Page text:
Posted by Mark Troselj, Vice President and General Manager, ANZ, NetSuite
CIOs spend a good amount of their budgets – on average 30 percent – on technology-related innovation, according to Forrester Research, but is that money being spent on areas that will truly make the business more successful?
Not enough of it, according to a recent Forrester report, “The CIO Mandate: Engaging Customers with Business Technology,” published on 18 March 2015, which surveyed thousands of global business and technology decision-makers from companies with 100 or more employees in Australia, Brazil, Canada, China, France, Germany, India, New Zealand, the United Kingdom, and United States.
To become more strategic to their businesses, CIOs need to extend their focus from improving operations and enhancing the experience of their internal users (where roughly 22 percent of that budget goes now), to proposing and implementing technology that enhances the experience of their customers, according to Forrester’s report.
We’re seeing similar trends ourselves in Australia and New Zealand. Once charged with simply “keeping the lights on,” CIOs here are being asked to play a far more strategic role in business direction and growth – delivering innovative solutions like modern ERP software that ensure measurable returns in business value and competitive advantage from IT investments.
Yet, right now, according to the report, IT devotes too much time and attention to back-office systems, lacks strong relationships with executives in customer-facing roles, and doesn’t have the skills to deploy so-called business technology – systems and processes that win, serve and retain customers.
Meanwhile, the customer experience, which Forrester calls the “new engine of business value,” takes a back seat. CIOs need to think and act like product managers – constantly considering what customers want, how to get it to them, and how to capture information that continues to enhance their experience in return. CIOs that fail to adopt this point of view risk slipping into irrelevancy in the eyes of the business (some 40 percent of business decision-makers surveyed still viewed IT as an impediment to accelerating business success), according to the report.
“Technology-fueled, customer-led disruption will continue to arrive unexpectedly on your doorstep,” Peter Burris, the report’s author, writes. “From [the customer’s] point of view, your business is technology and technology is your business -- so either CIOs deliver, or someone else will.”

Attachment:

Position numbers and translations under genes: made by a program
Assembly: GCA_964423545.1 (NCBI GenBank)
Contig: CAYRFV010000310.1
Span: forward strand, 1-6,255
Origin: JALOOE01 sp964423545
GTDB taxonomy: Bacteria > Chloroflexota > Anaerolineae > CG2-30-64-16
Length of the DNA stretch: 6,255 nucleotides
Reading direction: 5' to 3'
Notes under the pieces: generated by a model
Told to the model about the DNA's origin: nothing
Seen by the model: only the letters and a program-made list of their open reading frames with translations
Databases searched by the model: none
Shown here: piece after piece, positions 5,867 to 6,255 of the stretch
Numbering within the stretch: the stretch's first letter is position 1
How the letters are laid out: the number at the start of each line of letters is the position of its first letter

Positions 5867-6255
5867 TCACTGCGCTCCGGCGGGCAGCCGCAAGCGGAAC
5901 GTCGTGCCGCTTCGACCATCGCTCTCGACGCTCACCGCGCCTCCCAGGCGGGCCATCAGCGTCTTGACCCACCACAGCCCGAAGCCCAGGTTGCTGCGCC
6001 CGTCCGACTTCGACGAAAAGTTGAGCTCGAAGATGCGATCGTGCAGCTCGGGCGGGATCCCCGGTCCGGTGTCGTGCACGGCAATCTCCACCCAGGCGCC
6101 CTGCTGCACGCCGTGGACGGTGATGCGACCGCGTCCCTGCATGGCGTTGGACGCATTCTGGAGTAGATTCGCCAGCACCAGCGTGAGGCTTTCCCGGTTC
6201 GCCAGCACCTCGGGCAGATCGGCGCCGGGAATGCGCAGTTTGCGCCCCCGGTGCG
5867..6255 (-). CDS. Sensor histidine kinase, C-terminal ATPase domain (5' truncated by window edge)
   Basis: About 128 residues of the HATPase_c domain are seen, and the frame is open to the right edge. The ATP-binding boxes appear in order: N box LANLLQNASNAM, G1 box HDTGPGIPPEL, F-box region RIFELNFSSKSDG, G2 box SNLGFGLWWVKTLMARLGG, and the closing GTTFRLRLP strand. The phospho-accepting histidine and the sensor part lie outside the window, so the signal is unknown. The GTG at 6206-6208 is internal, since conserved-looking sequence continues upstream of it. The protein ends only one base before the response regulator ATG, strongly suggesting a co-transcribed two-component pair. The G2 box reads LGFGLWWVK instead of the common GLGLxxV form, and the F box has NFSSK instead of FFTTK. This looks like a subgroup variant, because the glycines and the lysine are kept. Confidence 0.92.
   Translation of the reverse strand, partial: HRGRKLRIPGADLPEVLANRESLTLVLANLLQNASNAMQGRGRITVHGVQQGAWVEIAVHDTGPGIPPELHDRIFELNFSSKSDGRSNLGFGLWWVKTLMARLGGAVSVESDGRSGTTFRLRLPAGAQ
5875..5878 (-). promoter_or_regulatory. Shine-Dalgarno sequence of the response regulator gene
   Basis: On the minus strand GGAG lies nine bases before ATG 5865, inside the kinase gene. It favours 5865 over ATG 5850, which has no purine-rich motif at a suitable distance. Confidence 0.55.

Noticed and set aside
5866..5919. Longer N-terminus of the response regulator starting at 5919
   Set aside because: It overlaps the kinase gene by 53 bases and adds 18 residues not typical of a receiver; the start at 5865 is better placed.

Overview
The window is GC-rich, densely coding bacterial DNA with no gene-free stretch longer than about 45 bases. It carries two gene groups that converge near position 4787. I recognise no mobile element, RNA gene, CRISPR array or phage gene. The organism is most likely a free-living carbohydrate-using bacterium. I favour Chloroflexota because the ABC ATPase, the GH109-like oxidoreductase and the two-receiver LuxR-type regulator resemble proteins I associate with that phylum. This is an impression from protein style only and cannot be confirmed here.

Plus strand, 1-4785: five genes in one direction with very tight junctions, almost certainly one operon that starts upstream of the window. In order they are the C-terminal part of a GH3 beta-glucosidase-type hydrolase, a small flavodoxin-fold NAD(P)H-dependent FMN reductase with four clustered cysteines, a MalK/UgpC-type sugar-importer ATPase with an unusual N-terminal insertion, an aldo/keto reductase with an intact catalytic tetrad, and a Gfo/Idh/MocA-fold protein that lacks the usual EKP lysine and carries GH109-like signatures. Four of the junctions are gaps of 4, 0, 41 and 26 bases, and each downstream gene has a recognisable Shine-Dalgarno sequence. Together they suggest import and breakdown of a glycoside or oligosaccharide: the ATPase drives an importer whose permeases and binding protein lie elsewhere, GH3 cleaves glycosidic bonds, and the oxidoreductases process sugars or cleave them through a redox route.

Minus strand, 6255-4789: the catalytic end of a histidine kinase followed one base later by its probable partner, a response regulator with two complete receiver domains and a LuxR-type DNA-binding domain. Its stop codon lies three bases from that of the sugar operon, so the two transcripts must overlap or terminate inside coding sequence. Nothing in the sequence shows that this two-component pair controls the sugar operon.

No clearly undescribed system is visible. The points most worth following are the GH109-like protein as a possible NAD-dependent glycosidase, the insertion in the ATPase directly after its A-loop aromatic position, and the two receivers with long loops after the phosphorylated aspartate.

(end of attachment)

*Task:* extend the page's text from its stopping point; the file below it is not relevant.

One of those disruptions, the Cloud, is freeing up CIOs from having to maintain data centers with their hardware refresh lifecycles, patches and application upgrades. Indeed, Frost & Sullivan, in a survey of 1,500 senior executives, identified four drivers of change in APAC and cites cloud computing as a means of adapting. Guzman y Gomez, is one example in Australia. Cloud ERP has enabled the chain of Mexican restaurants to expand internationally.
A Shift Required in IT Mindset
Unlike the systems for its internal users, technology for customers must be built from the outside, in. This shift requires CIOs to lead teams that are comfortable with agile software development over waterfall approaches, so that technology can be responsive to changes in both customer sentiment and to different phases of the customer’s journey with the brand. A strong-set of APIs and integration of customer intelligence will be particularly important in this regard. In turn, IT teams need to focus on business outcomes, and not service-level agreements, as key indicators of technology ROI.
It won’t be easy. This new user is significantly harder to please than the old one. Employees could be (more or less) coerced into using technology that IT implemented; customers can’t be. CIOs must work with customer-facing executives to not only build technology customers can’t resist, but to market, sell and service it.
What Technology Journeys Lead in Importance?
The good news? Improving customer experience tops the priorities of business budget decision-makers, even ahead of growing revenue and reducing costs, according to Forrester. And they’re looking to software to do it -- mobile, analytics and vertical SaaS solutions in particular. More robust ecommerce systems, mobile technology with rich integrations into data in the back-end systems for those in sales and customer-facing roles, and technology embedded into the products the company sells (that transfers back information on service issues, performance and more) are all key focus areas for enhancing customer engagement.
These “systems of engagement” provide unique customer experiences and are easy for customers to adopt, all while integrating complex information from systems of record. CIOs who develop models where data is consistent, but experiences differ across the spectrum of the customer journey will win. They’ll create experiences that engage the customer with the brand, while enabling the business to learn more from the customer and in turn build more brand loyalty.
In all of this, the CIO finds him or herself on the cusp of an era of crucial relevance to the business. For those who evolve their attitudes to meet and exceed the demands of their new customers, their importance to the business will only continue to grow.